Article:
• I did not have any opinion against Wikipedia, but I have heard doctors and few students in my college tell it’s not a reliable source of information as it can be edited by anyone. But now I think I can tell them that is not the case.
  • Yes, I learned a lot about the grading scale and which articles to "trust" vs those to be more wary about.
  • I certainly have more confidence in the community! I'm not sure how much may be skewed by my limited exposure to the Wikiproject Medicine community, but where before I had a general inclination to trust the skeletons of Wikipedia articles based on trust in communities if not individuals, I now very much feel more comfortable believing in the mission and product that Wikipedia puts forward.

Contribution

  • Yes! I'm willing to support Wikipedia financially. I feel a sense of ownership to improve Wikipedia articles.
  • Not of Wikipedia itself as I always valued open access to information, but my ability to contribute to it in a meaningful way.

What do you feel is the most valuable thing you learned from this course?

Collaboration

  • How to work as a team on articles.
  • I learnt how to communicate to new people from various places, how to edit pages, the technical side of it. And lastly how to comment on peer talk pages.
  • Learning that this was global effort. Before our first zoom meeting I read up on some of the course work and thought it’s great that there is some effort to improve Wikipedia but had no idea that it was done on such a global scale, that is truly inspiring.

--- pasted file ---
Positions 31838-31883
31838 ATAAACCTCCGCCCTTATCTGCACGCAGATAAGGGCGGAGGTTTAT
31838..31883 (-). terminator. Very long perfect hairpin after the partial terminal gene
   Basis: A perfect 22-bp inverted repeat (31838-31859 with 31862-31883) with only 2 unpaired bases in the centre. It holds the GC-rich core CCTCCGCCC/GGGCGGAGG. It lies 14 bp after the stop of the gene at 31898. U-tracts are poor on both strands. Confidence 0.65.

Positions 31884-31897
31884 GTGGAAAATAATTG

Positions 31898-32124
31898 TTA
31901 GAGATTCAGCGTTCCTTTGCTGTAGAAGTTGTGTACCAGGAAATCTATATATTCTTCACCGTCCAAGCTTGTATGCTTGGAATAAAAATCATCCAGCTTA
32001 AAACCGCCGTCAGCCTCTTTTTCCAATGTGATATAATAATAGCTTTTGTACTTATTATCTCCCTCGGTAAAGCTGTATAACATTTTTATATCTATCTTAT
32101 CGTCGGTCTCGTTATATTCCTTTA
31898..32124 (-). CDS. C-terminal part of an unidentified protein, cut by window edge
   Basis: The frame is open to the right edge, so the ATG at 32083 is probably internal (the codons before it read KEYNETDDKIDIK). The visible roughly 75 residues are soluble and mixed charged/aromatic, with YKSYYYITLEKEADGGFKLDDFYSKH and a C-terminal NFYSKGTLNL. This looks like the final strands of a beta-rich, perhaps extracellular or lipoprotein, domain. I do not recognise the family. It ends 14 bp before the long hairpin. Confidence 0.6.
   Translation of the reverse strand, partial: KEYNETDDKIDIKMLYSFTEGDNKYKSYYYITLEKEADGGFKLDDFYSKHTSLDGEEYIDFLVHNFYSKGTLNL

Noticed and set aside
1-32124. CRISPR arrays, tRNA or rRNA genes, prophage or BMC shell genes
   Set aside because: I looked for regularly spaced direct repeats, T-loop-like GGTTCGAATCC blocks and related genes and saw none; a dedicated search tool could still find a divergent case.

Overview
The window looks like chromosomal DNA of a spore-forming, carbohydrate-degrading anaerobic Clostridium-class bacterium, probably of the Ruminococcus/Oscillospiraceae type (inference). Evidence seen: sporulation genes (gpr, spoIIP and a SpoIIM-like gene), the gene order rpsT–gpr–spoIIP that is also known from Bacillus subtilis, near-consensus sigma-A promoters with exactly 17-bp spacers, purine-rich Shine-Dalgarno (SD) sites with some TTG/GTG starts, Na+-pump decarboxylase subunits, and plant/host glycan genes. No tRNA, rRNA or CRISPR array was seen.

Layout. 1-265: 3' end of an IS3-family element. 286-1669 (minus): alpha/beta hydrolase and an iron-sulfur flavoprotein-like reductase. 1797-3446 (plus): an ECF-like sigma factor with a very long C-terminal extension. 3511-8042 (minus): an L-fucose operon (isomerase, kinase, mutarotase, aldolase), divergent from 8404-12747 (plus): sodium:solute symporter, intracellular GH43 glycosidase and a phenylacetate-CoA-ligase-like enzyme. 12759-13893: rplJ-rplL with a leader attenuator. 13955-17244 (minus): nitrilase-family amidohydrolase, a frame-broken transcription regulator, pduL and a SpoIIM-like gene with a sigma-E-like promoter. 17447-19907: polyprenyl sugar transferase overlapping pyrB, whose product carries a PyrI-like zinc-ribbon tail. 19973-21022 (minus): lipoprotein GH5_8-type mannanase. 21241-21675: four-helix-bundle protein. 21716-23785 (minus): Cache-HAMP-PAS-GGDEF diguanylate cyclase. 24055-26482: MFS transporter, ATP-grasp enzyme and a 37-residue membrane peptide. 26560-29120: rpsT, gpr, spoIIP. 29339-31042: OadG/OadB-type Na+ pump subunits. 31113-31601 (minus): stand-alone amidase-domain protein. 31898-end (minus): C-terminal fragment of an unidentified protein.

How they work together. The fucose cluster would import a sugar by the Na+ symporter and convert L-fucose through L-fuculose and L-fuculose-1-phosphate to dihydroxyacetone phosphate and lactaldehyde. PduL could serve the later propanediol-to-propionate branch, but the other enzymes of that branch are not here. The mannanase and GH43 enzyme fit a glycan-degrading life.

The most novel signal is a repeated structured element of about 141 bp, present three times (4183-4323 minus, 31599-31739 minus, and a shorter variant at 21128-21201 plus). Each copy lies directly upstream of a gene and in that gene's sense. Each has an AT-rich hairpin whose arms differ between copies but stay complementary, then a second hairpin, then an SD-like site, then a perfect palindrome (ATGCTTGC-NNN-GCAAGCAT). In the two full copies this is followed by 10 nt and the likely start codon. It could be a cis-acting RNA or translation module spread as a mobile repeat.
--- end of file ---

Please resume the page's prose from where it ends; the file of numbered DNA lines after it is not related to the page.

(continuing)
Initiative

  • I feel empowered to "be bold" and make the internet a better place for important health information.
  • Assert yourself in good faith! Not necessarily something I learned as a novel concept, but one I find myself continuing to discover applications for in a growing number of areas.

This is the first time we have offered this course to a distributed network of medical students. Please comment on how this course structure impacted your experiences (either positively or negatively).

Enjoying the diversity

  • I really liked having medical students from across the world in the course.
  • It was really great to have a chance to talk and learn from people with many different backgrounds. Hearing perspectives from all the students was really an eye-opening experience. There was a sense of community knowing that we all were working towards the same goal even if on different topics.
  • I sincerely enjoyed working with peers from different institutions and stages in medical school. It was encouraging to see the diversity of people involved. If it had not been offered in this way, I doubt if I would ever have the opportunity to participate in a course like this at my institution.

Did this course influence your professional identity? If so describe how.

Physician as educator

  • I'm not sure it influenced my professional identity, but it did make me much more aware of the power of medical students to enact positive change in a real way. Also, I'm highly interested in incorporating Wikipedia editing into any course that I teach in the future.

Spokesperson

  • I'm more comfortable talking about Medical Wikipedia as a legitimate resource and about my role in helping to improve it.
  • Yes, I now feel empowered to educate my mentors and attendings on how people are using the internet for health information.